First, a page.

At the heart of every trial involving human subjects, there’s a conflict. The investigators design their study to find the most accurate answer to a particular scientific question, be it the efficacy of a new drug or the incidence of disease in a city or state. But the participants in that research likely have different goals: finding a cure for their illness, aiding a good cause (whether its the same cause as the researchers’ or not), or obtaining free medical testing and information. Juggling these competing interests is the mission of institutional review boards, or IRBs, panels of scientists and non-scientists charged with protecting the interests of research subjects in human trials.
But how does an IRB located in the United States make decisions about studies conducted in different countries, with different ethical and cultural standards? That was the central question asked by John Schneider, director of global health programs for the Section of Infectious Diseases at the University of Chicago Medical Center, at this week’s MacLean Center for Clinical Medical Ethics seminar. Schneider’s primary area of research is HIV transmission and prevention in India, a country where attitudes about the disease are profoundly different from those found in the United States. That has a dramatic impact on the researcher-subject (or as Schneider prefers, “researcher-participant”) relationship and raises additional ethics questions about how study results should be handled.
Schneider’s presentation focused on disclosure of HIV test results to study participants, a trickier issue than one might expect. Typically, the medical information obtained from a subject is made anonymous, usually by assigning it a number rather than a name. This process is meant to protect both the privacy of the patient and any bias that might occur when the results are analyzed by a researcher – it’s a conversion of a subject’s complex medical status into pure data.
But say an HIV test comes back positive for a test subject who is unaware that they have the disease? Is the researcher then obligated to inform the subject of the positive test? In the United States, the National Bioethics Advisory Commission says Yes, so long as the test results have “significant implications for a patient’s health concerns” or “a course of action to ameliorate the condition is readily available.” A JAMA paper from 2005 highlighted by Schneider reasoned that “It would be disrespectful to treat research volunteers as conduits for generating scientific data without giving due consideration to their interest in receiving information about themselves derived from their participation in research.”
As a result, the NIH requires results disclosure in any study that employs HIV testing, unless the patient chooses to opt out of receiving those results. But that’s not so simple in India, where the news of HIV infection can be life-or-death for reasons beyond the direct effects of the disease. Schneider, who spends about 3 months a year living in India and conducting research, said he often sees news stories in Indian newspapers about people being thrown out of their homes or committing suicide after learning of an HIV infection.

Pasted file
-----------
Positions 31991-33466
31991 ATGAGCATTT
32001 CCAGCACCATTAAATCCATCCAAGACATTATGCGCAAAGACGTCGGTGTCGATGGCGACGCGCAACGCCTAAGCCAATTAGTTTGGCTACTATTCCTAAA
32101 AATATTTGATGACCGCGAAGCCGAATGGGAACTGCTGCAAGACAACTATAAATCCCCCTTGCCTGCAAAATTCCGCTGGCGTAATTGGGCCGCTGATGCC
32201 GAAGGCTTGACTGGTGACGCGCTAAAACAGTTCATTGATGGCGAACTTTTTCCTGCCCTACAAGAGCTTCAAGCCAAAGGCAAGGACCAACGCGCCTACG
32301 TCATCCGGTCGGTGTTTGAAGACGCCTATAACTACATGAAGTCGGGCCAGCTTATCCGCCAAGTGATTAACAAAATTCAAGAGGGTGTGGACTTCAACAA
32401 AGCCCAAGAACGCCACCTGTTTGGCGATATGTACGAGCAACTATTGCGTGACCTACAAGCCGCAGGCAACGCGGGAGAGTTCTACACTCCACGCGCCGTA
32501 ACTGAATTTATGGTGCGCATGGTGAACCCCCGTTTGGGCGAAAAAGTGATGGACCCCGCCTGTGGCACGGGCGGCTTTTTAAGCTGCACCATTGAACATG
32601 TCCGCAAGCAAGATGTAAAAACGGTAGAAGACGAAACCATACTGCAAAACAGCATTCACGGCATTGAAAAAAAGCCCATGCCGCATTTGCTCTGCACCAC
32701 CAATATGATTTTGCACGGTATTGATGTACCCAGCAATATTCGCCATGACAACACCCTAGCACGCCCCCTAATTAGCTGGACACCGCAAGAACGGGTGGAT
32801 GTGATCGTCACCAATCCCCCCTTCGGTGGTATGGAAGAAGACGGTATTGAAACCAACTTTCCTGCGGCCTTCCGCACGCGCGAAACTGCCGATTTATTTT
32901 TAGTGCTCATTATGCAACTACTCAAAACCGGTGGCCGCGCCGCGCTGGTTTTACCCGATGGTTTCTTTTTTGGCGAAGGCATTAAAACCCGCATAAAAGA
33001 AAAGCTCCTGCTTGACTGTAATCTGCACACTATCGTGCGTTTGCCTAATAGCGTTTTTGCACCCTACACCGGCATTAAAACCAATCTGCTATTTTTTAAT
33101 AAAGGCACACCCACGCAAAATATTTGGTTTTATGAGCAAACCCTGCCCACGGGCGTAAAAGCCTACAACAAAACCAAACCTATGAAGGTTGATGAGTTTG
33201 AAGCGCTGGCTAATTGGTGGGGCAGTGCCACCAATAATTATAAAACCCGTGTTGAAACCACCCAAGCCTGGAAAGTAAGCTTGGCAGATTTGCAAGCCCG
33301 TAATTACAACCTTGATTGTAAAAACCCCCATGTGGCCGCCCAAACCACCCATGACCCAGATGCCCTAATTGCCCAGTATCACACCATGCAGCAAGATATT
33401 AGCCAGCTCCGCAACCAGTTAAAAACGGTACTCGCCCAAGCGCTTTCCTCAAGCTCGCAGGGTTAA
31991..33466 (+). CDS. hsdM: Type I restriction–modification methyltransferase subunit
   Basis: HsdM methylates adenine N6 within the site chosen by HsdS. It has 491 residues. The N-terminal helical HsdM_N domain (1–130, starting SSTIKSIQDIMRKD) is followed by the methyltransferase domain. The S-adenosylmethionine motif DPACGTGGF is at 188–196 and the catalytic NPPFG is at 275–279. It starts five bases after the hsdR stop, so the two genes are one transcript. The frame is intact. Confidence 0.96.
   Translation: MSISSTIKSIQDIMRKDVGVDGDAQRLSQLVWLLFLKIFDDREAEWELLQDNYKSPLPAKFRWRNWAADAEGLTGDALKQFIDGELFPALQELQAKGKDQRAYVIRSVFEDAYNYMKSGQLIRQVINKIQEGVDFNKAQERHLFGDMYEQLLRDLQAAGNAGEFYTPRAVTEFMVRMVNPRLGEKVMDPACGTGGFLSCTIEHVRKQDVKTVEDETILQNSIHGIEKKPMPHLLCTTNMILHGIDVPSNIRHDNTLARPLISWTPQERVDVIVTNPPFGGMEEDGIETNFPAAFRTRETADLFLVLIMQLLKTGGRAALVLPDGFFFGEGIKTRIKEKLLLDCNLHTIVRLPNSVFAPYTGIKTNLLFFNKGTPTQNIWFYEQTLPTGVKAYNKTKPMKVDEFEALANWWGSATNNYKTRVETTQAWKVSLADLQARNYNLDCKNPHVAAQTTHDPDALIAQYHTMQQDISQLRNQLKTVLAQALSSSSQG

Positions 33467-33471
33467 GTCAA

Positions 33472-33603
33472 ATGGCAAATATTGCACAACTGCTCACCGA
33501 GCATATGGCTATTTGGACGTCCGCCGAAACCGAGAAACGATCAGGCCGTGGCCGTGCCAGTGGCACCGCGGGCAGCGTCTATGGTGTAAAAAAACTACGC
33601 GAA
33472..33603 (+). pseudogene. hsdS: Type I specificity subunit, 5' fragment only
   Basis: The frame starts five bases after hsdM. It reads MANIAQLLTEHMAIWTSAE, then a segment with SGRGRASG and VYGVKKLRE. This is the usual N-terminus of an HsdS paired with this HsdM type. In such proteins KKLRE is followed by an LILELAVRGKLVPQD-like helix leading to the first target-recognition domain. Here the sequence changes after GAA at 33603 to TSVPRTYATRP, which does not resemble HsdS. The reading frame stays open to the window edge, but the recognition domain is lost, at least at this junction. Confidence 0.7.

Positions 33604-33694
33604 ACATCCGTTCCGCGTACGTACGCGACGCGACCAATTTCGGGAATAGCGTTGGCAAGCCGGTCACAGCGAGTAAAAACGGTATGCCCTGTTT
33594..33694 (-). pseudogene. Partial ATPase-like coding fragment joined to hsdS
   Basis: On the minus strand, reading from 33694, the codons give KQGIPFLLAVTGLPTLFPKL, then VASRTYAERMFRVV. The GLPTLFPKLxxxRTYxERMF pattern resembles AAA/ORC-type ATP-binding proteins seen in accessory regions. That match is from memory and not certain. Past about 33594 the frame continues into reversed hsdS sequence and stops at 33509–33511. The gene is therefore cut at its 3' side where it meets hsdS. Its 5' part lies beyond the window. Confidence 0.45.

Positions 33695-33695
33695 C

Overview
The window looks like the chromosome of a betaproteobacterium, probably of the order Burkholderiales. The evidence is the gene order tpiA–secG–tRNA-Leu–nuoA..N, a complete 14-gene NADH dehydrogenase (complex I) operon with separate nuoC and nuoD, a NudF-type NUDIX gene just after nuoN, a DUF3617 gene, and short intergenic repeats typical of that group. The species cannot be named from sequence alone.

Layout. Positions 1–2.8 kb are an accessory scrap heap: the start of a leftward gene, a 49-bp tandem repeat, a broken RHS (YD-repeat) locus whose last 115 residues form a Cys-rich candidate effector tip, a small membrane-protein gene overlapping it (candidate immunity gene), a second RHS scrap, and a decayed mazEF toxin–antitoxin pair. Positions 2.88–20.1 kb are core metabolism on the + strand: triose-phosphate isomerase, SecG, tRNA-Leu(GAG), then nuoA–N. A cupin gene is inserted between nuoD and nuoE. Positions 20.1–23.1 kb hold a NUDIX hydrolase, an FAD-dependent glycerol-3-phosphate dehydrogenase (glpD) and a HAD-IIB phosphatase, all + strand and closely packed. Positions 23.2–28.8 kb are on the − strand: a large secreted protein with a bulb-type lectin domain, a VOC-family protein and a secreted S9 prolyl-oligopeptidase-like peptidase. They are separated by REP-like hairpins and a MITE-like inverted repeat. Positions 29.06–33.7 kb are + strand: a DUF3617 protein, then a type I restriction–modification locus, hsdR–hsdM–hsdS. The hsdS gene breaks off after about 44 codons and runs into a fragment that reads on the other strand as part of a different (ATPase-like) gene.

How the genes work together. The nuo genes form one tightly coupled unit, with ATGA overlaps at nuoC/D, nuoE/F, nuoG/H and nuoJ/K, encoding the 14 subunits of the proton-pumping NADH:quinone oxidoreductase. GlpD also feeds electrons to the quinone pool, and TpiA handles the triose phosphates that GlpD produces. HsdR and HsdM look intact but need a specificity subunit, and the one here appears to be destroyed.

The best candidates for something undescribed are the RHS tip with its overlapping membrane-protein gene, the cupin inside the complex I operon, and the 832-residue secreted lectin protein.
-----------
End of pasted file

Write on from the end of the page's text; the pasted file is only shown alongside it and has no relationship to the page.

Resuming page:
“Every day or every other day there’s somebody killing themselves based on HIV,” Schneider said. “Someone finds out they’re infected and they’ve infected somebody else in their family, or somebody else in their family is infected and has infected their kids…there’s still a tremendous stigma.”
With that in mind, researchers in India are far less likely to disclose HIV test results to study participants, Schneider found. In a survey of HIV studies conducted in India, less than 35 percent provided test results and counseling to participants who tested HIV positive – though the trend over the last 5 years was shifting towards more disclosure. Currently, Schneider and his colleagues are following up with the researchers behind those studies to record their rationale for releasing or not releasing HIV test results. But the current stance of India’s NIH equivalent – the Indian Council of Medical Research – leaves it to investigators to decide whether subjects should informed of their results, Schneider said.
Perhaps those different standards would be inconsequential if researchers only conducted studies within their own borders. But with international collaborations becoming increasingly common, the gap between the guidelines becomes significant. An American-Indian partnership – such as Schneider’s work in India – presents a problem: should the IRB of the country where the research is conducted determine proper procedure? And if the conclusion of that IRB disagrees with American standards, what should the American investigator involved in the project do?
As with most ethical discussions, no easy answer could be reached in an hour. Schneider said that, in his own work, he has pushed his Indian collaborators to allow subjects to access their test results when they begin a 2nd round of testing later this year. But others in the audience thought that attempting to push aside the rulings of a foreign IRB in favor of American standards risked a paternalistic attitude toward other countries’ ethical systems. Whatever the resolution, Schneider’s talk suggested that investigators need to not only acknowledge the conflict inherent in all human studies, but the fact that the rules of that conflict change from society to society.